Now that the committee process has been completed on House bills, the measures that gained committee approval are being heard on the House floor.
Because of the budget situation, we are considering ideas both big and small to save taxpayer dollars.
For example, House Bill 1666 would require groups requesting or sponsoring a highway or bridge sign to pay for it.
According to the Oklahoma Department of Transportation, the state currently spends about $1,600 apiece for large signs on interstates and $400 per sign for those on other highways.
The measure was amended to exempt situations honoring military heroes killed in action and then passed 88-9.
Several measures taken up this week would increase protections for students and teachers.
House Bill 1461 strengthens the School Bullying Prevention Act by adding violent assault and battery, homicide and suicide to the list of behaviors that can be linked to bullying. It also addresses cyber bullying, which has increased with the growth of social media.
The bill was inspired by the May suicide of 11-year-old Ty Fields of Perkins, who killed himself after being bullied. While we cannot change human nature, we can clarify state law to give officials the power to intervene earlier and hopefully prevents similar tragedies in the future.
House Bill 1461 passed the House 74-23 and now goes to the state Senate.
Another bill approved this week would ensure money in the Oklahoma Teachers Retirement System is preserved for educators.
House Bill 1648 eliminates a provision in state law that allows individuals who leave the teaching profession for a private sector job (specifically, those who work for a local, state or national education association) to continue to accrue increased benefits in the teachers’ retirement system.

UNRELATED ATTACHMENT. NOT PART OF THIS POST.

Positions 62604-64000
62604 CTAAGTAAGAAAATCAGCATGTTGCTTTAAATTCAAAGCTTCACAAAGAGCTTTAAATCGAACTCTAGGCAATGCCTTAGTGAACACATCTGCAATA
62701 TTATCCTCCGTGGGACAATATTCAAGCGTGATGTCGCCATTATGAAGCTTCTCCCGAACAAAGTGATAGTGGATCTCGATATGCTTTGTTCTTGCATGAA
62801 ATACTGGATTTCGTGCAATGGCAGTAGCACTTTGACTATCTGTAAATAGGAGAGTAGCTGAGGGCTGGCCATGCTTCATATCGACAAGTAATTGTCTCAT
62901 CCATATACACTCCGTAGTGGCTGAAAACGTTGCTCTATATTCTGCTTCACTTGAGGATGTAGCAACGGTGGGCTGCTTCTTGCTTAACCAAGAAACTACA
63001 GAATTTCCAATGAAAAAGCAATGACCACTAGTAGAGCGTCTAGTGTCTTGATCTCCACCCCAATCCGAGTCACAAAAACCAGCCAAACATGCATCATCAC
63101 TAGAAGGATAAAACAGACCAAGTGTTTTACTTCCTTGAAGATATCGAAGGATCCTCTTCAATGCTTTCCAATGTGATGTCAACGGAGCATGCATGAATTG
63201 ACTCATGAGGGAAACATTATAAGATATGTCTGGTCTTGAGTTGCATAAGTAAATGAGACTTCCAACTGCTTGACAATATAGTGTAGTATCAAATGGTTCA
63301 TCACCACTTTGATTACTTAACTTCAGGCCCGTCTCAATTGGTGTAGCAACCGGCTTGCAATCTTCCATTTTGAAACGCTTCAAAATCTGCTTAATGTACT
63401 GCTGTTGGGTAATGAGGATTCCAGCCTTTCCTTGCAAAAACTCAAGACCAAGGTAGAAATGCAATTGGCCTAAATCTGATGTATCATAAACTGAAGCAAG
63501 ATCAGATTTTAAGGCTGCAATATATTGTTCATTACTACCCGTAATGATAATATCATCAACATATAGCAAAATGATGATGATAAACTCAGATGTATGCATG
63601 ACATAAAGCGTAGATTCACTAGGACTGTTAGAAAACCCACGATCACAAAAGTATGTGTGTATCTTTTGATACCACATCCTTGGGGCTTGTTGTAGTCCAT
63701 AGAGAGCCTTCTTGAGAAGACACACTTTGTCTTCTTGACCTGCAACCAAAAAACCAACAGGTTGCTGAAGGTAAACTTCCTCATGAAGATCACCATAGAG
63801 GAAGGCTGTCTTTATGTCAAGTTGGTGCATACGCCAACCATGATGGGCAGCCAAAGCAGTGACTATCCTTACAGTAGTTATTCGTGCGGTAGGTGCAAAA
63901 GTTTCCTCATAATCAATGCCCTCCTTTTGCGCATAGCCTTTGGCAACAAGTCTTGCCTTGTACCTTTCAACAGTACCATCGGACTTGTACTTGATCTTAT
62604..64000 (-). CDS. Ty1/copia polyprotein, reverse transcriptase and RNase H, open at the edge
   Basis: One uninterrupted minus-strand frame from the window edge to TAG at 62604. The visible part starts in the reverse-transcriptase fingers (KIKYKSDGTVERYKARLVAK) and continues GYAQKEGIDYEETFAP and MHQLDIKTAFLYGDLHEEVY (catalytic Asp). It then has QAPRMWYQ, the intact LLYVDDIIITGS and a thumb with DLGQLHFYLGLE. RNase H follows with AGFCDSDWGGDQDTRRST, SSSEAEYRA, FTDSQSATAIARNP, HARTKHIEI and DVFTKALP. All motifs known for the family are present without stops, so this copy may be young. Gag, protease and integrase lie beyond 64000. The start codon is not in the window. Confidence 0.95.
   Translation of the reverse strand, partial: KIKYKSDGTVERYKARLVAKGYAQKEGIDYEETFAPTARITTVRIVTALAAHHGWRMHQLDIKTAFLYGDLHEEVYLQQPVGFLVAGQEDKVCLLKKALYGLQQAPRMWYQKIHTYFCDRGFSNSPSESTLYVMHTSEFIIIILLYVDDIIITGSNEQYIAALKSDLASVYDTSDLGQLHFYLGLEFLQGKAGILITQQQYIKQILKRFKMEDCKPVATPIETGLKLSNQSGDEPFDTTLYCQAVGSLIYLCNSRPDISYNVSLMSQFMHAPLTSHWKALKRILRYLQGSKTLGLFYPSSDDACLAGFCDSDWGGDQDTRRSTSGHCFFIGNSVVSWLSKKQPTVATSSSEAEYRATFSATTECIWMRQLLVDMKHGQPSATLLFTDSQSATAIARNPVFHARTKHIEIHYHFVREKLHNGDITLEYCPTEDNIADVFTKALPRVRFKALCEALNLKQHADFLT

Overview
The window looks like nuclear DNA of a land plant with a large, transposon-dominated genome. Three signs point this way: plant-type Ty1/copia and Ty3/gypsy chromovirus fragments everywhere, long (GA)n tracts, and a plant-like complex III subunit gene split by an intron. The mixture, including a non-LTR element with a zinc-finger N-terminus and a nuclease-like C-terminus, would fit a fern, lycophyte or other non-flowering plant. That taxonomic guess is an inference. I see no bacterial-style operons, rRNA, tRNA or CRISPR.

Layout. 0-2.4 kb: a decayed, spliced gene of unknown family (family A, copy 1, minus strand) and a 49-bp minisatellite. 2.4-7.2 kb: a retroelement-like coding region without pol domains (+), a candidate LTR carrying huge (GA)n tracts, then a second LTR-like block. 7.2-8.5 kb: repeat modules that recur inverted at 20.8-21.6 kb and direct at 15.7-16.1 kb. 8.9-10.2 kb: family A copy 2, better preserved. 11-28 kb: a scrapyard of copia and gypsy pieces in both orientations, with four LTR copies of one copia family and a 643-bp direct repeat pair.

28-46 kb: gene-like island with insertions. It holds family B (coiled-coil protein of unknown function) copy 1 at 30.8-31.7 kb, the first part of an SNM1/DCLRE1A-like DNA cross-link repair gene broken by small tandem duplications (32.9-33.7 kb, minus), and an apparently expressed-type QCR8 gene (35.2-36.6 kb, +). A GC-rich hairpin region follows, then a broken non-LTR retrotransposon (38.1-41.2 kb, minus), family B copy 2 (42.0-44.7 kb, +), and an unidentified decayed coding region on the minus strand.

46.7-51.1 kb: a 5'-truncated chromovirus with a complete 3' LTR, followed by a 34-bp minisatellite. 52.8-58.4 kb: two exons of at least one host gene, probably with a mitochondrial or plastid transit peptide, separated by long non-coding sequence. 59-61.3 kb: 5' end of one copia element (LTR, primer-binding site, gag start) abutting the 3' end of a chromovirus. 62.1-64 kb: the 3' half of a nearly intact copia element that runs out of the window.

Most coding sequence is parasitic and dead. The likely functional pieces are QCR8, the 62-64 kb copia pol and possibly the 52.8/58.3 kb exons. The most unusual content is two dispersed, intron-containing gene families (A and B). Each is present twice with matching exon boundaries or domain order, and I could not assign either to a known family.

Because union officials have the ability to build up retirement benefits through their private plans, it makes no sense to allow them to essentially “double-dip” into the teacher plan. The individuals involved would still get credit for any time they actually worked as a teacher, but they would no longer be allowed to accrue additional credit for work for private-sector entities.
House Bill 1648 passed the House on a 67-28 vote and now goes to the state Senate.
Another bill designed to protect young people also advanced this week.
House Bill 1211 would strengthen the penalties for “social hosts” provide alcohol or drugs to underage children. It was prompted by a case in Tulsa where a 16-year-old died of an overdose while adults supplied the drinks.
House Bill 1211 was approved by a vote of 98-0 and proceeds to the Senate for consideration.
As always, feel free to contact me at (405)557-7365 or write me at State Capitol Office 302A, 2300 North Lincoln Blvd., Oklahoma City, OK 73105.